What is the MIT Port Resilience Project?
MIT CTL was funded as a partner in the “National Center for Secure & Resilient Maritime Commerce (CSR).” In response, CTL initiated the MIT Port Resilience Project, which focused on developing resilient and secure ports. CSR is a Department of Homeland Security (DHS) Center of Excellence (The Center for Maritime, Island, and Port Security), which was launched in July 2008 with the Stevens Institute of Technology as the lead institution.
The MIT Port Resilience Project built upon CTL’s deep and continuing research on supply chain resilience, supply chain risk management, and supply chain security (see Port Resilience – Reports and Publications for relevant CTL references). MIT’s role in the new Center of Excellence was developing the principles and actions for making ports resilient to disruptions.
Contributions include the Port Mapper beta-version online application which gives some basic port scenario planning capabilities. See this link for a brief description and a link to Port Mapper
For a pdf of a recent Port Mapper review, please visit this site.
See this link to go directly into the Port Mapper application. Note that you will be asked to provide some brief information before accessing the application. If you have any questions about the application, please contact Jim Rice and/or Kai Trepte (contact info below).
How does it work?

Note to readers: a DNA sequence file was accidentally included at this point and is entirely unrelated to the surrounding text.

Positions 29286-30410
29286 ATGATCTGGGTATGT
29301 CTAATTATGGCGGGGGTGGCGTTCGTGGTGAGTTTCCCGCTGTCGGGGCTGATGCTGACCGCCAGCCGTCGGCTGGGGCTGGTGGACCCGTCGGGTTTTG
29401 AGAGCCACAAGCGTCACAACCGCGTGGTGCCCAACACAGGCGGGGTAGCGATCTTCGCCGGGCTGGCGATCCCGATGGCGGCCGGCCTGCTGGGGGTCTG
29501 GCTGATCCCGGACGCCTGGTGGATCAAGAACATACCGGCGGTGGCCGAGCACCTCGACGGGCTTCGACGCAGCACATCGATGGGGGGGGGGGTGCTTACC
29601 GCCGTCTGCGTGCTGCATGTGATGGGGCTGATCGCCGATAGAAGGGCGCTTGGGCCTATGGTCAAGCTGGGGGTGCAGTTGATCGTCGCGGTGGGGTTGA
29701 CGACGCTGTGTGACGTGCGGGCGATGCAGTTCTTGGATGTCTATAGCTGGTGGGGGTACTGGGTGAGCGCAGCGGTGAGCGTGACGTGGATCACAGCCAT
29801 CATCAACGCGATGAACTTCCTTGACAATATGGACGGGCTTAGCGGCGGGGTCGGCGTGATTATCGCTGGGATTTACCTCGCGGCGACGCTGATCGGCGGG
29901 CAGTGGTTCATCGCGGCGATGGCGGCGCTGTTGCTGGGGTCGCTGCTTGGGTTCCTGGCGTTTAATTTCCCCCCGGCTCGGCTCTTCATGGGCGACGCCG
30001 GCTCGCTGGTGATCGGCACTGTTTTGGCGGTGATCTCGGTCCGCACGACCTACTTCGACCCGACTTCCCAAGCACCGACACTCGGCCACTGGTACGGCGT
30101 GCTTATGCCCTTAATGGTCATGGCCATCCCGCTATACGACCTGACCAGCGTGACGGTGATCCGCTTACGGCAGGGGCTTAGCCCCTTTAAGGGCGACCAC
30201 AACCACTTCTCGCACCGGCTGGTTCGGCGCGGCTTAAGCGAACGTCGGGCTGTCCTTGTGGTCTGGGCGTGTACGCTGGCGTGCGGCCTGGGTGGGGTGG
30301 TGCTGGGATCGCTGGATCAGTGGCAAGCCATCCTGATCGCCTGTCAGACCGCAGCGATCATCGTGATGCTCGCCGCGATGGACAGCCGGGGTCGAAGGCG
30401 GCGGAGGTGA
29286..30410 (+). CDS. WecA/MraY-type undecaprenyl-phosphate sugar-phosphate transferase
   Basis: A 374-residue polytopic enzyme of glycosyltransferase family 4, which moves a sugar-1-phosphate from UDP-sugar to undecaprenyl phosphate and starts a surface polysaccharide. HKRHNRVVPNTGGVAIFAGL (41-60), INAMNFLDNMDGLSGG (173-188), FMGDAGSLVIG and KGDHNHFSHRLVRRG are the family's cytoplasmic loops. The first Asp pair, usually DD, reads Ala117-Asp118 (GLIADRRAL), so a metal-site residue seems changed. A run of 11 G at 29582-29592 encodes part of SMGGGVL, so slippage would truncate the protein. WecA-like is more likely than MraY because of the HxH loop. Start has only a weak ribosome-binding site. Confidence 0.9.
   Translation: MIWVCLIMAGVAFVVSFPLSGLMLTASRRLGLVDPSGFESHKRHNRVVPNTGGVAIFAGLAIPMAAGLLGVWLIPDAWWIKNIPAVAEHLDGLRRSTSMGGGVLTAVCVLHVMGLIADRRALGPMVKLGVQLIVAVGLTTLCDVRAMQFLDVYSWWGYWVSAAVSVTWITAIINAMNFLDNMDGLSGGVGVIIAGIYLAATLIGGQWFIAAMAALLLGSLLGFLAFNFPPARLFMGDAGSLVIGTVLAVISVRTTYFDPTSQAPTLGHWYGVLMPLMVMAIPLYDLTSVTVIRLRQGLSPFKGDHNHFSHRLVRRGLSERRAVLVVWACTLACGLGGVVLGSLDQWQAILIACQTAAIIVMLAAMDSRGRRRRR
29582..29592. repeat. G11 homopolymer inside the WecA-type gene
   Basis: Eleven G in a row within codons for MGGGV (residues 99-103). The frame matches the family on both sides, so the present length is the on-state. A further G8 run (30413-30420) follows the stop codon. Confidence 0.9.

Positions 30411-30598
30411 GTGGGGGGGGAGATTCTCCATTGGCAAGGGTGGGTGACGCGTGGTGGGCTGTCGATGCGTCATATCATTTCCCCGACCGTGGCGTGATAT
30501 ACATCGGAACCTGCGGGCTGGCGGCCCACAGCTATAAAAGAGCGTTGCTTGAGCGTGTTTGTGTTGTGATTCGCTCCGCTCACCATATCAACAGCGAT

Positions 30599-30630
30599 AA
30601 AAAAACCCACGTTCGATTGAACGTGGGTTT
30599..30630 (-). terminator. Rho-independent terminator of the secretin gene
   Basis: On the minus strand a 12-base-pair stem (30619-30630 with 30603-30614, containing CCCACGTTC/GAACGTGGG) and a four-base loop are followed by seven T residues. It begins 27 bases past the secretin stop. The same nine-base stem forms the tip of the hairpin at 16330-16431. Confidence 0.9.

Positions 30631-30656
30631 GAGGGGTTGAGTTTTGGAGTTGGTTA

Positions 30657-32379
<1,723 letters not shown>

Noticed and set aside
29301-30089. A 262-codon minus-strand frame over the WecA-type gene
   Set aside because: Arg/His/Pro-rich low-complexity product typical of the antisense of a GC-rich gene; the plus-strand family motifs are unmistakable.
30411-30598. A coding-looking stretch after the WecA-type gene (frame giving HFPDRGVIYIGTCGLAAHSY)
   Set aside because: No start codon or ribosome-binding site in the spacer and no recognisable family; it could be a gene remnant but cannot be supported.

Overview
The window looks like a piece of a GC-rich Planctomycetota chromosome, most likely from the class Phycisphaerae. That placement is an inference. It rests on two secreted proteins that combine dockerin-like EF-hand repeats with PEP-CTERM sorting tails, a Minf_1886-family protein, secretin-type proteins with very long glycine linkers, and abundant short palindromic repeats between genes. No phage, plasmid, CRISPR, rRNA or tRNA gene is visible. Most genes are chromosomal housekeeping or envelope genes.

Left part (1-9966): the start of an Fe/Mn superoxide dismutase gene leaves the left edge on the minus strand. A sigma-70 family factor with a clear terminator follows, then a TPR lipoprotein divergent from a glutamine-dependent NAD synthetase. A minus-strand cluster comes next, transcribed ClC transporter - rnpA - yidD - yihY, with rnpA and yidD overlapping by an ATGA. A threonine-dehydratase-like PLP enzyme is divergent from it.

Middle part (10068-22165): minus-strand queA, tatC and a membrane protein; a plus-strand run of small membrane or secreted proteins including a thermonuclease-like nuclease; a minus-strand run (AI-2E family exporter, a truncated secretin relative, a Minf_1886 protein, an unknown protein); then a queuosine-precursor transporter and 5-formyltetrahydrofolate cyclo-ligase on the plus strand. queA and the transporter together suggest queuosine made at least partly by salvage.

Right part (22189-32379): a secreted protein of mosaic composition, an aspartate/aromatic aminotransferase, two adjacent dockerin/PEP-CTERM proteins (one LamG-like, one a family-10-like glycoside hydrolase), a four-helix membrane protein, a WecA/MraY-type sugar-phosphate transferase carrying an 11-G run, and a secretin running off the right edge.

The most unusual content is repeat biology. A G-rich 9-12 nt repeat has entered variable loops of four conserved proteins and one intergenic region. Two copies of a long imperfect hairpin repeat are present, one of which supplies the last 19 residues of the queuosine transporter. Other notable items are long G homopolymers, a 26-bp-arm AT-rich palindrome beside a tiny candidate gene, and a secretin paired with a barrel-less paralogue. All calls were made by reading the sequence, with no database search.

The MIT Port Resilience Project included several distinct efforts to understand ways to make ports resilient to disruptions. These include:
- Port Capacity Analysis: An early initiative to identify port capacity by commodity and location, and then conduct analysis on resilience options.
- Port Failure Mode Analysis: A study to identify system failure modes in ports and then subsequent methods to prevent and mitigate the impact of the failures.
- MIT Port Resilience Survey: A survey to collect input from port authorities, terminal operators, carriers, shippers, freight forwarders, and others involved in port operations and the coordination of port resilience.
What were the key benefits?
The research will study issues not yet addressed—particularly how to make ports in the United States resilient to disruptions.
How do I learn more?
Contact Jim Rice, email@example.com, if you are interested in learning more about this work.
Key members of the team
James B. Rice, Jr., Project Director
Deputy Director, MIT CTL